The aim of this study was to determine the types and
frequencies of VRE in terms of the existence of Van genes and to
investigate the efficacy of newly introduced antibiotics. Totally 297
enterococcal strains were isolated from patients specimens. Minimum
inhibitory concentration of resistant isolates to vancomycin and tecoplanin
were determined by E test method. Simultaneous detection of Van
genes and species identification was preformed using multiplex PCR. Sensitivity
patterns of VRE isolates to several antibiotics were determined by disk
diffusion (Kirby-Bauer) method. One hundred and four (35%) of the isolates
were VRE of which 12.5, 10.5 and 7% from urine, blood and stool samples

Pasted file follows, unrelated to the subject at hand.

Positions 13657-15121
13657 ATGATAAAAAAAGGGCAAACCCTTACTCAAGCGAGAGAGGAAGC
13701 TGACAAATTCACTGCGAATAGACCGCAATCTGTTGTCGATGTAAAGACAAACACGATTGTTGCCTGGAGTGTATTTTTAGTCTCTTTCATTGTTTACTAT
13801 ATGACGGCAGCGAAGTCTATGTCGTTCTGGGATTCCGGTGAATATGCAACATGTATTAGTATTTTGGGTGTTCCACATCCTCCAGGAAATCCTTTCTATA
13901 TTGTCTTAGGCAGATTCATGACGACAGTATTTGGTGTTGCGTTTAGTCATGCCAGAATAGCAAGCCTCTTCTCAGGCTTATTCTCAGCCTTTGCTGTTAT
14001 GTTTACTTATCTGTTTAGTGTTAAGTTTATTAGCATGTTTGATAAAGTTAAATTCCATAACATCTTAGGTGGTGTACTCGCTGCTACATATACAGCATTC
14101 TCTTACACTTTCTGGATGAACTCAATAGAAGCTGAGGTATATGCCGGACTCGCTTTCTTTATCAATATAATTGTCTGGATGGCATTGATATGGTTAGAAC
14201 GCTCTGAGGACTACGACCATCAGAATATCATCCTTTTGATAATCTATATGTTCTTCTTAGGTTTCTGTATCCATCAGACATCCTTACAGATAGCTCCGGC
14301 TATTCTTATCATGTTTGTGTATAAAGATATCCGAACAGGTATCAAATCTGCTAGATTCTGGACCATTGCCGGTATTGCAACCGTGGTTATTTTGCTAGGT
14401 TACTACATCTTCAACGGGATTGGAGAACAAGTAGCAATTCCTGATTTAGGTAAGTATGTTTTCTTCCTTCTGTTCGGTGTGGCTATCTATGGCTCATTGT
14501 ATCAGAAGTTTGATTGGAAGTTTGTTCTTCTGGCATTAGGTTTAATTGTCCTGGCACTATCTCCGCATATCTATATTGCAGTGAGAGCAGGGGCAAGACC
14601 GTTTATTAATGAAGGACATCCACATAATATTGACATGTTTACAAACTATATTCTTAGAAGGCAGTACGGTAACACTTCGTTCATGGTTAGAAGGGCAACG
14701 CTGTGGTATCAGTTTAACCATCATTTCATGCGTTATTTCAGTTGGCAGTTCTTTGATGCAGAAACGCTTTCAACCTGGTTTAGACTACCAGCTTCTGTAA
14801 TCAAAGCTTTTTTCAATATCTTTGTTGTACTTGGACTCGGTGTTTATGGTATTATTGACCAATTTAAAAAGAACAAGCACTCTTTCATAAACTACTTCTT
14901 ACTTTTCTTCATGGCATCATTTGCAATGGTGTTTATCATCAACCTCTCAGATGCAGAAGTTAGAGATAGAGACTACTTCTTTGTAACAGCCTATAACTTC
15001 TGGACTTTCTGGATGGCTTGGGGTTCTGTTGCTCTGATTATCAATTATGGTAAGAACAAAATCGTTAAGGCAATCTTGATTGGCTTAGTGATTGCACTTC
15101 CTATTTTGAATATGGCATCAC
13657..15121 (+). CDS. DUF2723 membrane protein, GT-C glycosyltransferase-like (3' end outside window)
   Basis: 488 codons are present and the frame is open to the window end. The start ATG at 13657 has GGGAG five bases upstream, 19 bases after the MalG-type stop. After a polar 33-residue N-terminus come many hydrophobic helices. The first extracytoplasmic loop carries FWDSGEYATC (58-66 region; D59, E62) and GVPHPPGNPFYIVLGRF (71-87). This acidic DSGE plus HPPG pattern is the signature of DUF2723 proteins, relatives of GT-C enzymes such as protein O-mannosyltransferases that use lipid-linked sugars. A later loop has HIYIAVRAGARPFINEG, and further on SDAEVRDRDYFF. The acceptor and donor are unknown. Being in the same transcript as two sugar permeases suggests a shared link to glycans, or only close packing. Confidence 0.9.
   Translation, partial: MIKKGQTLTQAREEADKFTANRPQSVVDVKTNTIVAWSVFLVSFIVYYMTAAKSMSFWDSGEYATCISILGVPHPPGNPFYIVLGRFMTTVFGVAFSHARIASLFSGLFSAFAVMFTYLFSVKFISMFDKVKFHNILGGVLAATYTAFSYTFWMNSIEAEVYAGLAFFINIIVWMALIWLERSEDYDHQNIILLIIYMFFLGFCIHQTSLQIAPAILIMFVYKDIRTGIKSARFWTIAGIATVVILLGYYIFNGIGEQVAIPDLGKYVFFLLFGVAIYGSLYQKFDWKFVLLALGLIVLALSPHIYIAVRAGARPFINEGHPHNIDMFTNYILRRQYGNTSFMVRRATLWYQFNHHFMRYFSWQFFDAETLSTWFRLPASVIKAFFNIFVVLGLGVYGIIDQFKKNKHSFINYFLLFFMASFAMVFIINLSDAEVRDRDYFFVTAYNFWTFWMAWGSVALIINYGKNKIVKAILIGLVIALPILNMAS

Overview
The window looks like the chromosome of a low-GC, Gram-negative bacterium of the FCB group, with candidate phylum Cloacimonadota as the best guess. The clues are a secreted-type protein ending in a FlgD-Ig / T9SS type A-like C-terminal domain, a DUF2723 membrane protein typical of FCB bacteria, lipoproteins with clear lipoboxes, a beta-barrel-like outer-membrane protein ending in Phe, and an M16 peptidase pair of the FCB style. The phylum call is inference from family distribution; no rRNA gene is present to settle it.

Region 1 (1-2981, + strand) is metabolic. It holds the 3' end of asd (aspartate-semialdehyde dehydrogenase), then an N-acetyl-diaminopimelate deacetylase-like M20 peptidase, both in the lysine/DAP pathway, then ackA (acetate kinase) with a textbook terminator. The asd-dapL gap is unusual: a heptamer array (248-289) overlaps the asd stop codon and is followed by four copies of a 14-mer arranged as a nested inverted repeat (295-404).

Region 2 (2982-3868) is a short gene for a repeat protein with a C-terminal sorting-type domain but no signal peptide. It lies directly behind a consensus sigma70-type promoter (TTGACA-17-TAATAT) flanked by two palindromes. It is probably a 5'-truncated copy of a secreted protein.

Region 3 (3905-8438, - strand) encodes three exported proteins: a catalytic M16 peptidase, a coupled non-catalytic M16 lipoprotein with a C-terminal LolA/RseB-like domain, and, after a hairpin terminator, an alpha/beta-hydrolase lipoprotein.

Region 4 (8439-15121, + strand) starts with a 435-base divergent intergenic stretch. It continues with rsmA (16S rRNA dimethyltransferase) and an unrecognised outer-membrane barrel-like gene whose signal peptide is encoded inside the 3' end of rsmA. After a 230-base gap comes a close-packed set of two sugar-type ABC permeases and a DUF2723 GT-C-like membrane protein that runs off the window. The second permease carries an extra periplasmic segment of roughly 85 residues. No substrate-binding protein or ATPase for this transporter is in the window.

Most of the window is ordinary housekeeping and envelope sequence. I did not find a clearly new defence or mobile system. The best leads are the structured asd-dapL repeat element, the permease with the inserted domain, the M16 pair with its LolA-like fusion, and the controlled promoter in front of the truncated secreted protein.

were detected, respectively. Resistant isolates were sensitive to tigecycline
and linezolid and resistant to ciprofloxacin and amikacin. The isolates
which were resistant to ciprofloxacin, amikacin and gentamicin also showed
cross-resistance to the other tested antibiotics. VanA is the predominant
gene of Van-positive isolates in Iran. Meanwhile, the prevalence
of Van-negative intermediate VRE in E. fecalis is markedly
increased. These findings lend support to the hypothesis that due to frequent
vancomycin administration in our clinics the acquisition of Van
genes as well as selection of resistant mutant isolates could be facilitated.
Rational prescription of vancomycin and wisely administration of newly
introduced antibiotics like tigecycline and linezolid is warranted.
A. Japoni, S. Farshad, M. Ziyaeyan and S. Ziaian, 2009. Detection of Van-Positive and Negative Vancomycin Resistant Entrococci and their Antibacterial Susceptibility Patterns to the Newly Introduced Antibiotics. Pakistan Journal of Biological Sciences, 12: 844-851.